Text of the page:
The traditional image of a Medieval leper is a familiar one. Tainted by spiritual pollution, they were outcasts shunned by society. Yet excavations on the site of St Mary Magdalen leper hospital in Winchester are revealing a different picture. Here the afflicted were cared for in substantial structures, before being laid to rest in a carefully ordered cemetery.
£200 could buy you a lot of archaeological information in 1939. This was the budget when Croft Andrew set out to excavate at Trevelgue Head. Written up 72 years later, his excavations allow a rare glimpse into life within the ramparts of a Cornish cliff castle.
The ancient sources documenting Rome’s Scottish adventures can be vague on the details. Yet temporary camps established to protect campaigning forces overnight provide another testament to the ebb and flow of Roman arms. Careful study and modern excavation are beginning to allow us to link these structures to specific invasions, and tease out life at the sharp end of the Roman world.
A cache of metal found in Kent has become the third largest Bronze Age hoard in Britain. More important than its size are its contents. Largely made up of French scrap metal, its discovery has triumphantly validated a longstanding suspicion that a sophisticated recycling network developed to fill the crucibles of British metal smiths.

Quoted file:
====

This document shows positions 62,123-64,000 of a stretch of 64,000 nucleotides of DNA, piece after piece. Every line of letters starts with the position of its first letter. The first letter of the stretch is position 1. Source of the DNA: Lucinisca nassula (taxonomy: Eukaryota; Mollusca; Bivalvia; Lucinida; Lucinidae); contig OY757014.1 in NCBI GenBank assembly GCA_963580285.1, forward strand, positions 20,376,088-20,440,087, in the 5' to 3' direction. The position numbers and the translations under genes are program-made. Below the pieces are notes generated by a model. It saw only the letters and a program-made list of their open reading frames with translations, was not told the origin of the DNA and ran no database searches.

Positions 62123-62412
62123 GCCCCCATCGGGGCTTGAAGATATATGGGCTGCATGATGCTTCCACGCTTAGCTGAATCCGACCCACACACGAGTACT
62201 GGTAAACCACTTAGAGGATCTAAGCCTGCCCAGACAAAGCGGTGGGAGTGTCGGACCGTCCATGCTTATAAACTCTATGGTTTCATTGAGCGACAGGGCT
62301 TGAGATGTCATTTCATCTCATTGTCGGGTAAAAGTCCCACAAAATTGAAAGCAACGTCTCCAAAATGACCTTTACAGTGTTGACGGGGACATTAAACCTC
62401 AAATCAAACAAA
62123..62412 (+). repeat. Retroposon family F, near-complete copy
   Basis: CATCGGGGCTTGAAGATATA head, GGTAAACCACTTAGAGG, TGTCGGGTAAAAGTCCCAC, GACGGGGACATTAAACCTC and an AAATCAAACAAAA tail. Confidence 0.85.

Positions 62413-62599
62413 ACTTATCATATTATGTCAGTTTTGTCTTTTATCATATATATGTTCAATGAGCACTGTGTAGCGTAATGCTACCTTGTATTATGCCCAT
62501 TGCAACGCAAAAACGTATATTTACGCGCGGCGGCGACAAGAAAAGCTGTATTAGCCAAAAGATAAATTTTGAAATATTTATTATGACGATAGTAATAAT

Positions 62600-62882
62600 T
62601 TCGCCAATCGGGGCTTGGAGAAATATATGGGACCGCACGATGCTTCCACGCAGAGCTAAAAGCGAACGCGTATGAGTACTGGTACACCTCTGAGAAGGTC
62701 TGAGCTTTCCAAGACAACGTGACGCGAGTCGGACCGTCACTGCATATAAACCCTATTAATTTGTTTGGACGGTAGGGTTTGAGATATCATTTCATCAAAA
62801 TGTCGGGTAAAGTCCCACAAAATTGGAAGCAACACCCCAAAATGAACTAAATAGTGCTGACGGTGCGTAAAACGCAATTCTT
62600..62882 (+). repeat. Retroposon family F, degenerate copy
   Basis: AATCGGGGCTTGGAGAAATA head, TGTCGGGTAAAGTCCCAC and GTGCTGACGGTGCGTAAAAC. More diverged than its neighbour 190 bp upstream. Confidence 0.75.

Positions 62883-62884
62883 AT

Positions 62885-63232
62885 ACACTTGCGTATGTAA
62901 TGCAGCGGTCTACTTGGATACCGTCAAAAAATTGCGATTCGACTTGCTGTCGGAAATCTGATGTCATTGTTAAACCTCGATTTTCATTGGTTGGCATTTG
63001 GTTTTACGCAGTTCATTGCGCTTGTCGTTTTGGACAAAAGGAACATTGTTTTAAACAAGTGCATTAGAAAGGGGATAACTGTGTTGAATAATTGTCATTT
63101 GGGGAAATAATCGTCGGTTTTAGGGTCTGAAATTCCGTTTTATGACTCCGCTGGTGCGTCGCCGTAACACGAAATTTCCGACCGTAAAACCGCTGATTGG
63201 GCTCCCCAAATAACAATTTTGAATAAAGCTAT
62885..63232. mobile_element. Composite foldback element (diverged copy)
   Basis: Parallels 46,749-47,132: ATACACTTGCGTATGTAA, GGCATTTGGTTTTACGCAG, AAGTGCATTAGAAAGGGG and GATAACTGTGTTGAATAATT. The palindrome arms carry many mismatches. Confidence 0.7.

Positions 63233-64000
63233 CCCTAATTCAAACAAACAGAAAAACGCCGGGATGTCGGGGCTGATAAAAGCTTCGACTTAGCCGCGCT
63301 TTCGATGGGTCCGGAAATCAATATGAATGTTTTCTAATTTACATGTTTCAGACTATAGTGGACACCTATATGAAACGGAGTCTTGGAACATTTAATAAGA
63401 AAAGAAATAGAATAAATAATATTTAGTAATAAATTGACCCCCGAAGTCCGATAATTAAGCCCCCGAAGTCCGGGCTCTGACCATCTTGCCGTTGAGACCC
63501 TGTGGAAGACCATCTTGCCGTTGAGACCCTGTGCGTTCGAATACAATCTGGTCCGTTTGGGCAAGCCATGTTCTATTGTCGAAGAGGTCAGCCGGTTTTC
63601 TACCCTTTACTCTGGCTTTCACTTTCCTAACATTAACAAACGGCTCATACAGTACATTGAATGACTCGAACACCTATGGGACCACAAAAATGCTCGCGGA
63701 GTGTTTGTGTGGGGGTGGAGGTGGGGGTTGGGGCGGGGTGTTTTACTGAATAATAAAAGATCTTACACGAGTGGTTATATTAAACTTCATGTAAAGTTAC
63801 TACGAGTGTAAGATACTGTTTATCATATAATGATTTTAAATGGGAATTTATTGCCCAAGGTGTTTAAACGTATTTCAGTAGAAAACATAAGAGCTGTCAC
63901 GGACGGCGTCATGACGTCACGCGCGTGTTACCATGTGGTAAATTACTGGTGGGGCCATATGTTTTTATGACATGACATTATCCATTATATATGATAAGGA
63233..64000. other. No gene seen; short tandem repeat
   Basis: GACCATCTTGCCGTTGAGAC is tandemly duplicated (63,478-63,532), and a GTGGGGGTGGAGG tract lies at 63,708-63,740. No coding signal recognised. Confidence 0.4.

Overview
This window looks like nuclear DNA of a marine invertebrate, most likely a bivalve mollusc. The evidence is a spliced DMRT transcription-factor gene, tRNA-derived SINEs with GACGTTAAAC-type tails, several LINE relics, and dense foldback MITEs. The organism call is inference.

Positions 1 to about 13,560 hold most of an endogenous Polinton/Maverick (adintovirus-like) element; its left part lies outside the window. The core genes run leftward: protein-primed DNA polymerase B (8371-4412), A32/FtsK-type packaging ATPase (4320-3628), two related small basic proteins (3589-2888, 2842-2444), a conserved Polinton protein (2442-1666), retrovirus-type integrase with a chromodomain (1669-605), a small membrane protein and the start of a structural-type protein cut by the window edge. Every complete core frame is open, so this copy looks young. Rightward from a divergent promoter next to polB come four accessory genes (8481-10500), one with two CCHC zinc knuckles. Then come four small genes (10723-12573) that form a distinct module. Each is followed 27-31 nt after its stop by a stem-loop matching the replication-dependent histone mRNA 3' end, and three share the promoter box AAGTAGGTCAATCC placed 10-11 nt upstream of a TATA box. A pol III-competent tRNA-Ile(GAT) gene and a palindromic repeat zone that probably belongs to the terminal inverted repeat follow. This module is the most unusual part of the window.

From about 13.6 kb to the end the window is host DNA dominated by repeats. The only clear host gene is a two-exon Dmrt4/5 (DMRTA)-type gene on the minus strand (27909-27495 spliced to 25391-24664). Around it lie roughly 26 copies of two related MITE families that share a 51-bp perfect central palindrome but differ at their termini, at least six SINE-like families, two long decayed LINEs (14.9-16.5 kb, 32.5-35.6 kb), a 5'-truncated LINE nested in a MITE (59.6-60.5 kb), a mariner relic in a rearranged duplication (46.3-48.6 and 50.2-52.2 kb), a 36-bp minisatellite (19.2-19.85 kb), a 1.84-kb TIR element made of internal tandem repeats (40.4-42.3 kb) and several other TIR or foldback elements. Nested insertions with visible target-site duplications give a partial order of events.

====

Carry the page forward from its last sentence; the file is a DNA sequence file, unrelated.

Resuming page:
Finally, the countless archaeological trenches accompanying London’s ongoing construction boom has made it the most intensively studied metropolitan area in the world. Drawing these threads together reveals Medieval city life in startling clarity, conjuring a world that is at turns both familiar and impossibly distant.
Inside the Medieval hospital of St Mary Magdalen, Winchester
Were lepers reviled as ‘unclean’ outcasts in the Middle Ages? Recent excavations cast doubt on this long-held tradition.
Excavating Trevelgue Head
The long-overdue story of a Cornish ‘cliff castle’. What £200 could reveal about the Iron Age in 1939.
How the Romans invaded Scotland
What can new research on temporary military camps tell us about Roman campaigns north of Hadrian’s Wall?
The Boughton Malherbe Bronze Age hoard
Forging new connections. A recently-discovered cache of metal objects sheds light on commercial contacts between England and France in the Late Bronze Age?
Piecing together the rise of a metropolis
How to make sense of the most intensively archaeologically excavated urban area in the world.
Currency archaeology; NPPF: best-laid plans?; St Andrews’ order of the day; New manoeuvres for Operation Nightingale; Nelson’s Navy nothing new; Normal for Norfolk?; Skye’s find of note; Roman re-openings.
Resurrecting St Andrew’s Kirk
The birth of modern Britain; London 1100-1600; Life in Medieval landscapes; An examination of prehistoric stone bracers from Britain
Chris Catling’s irreverent take on heritage issues.
The Ranulf Higden Society
Feb 02, 2017 2In a major new volume on the archaeology of Pembrokeshire,...
Feb 02, 2017 0What can the glittering weapon fittings from the...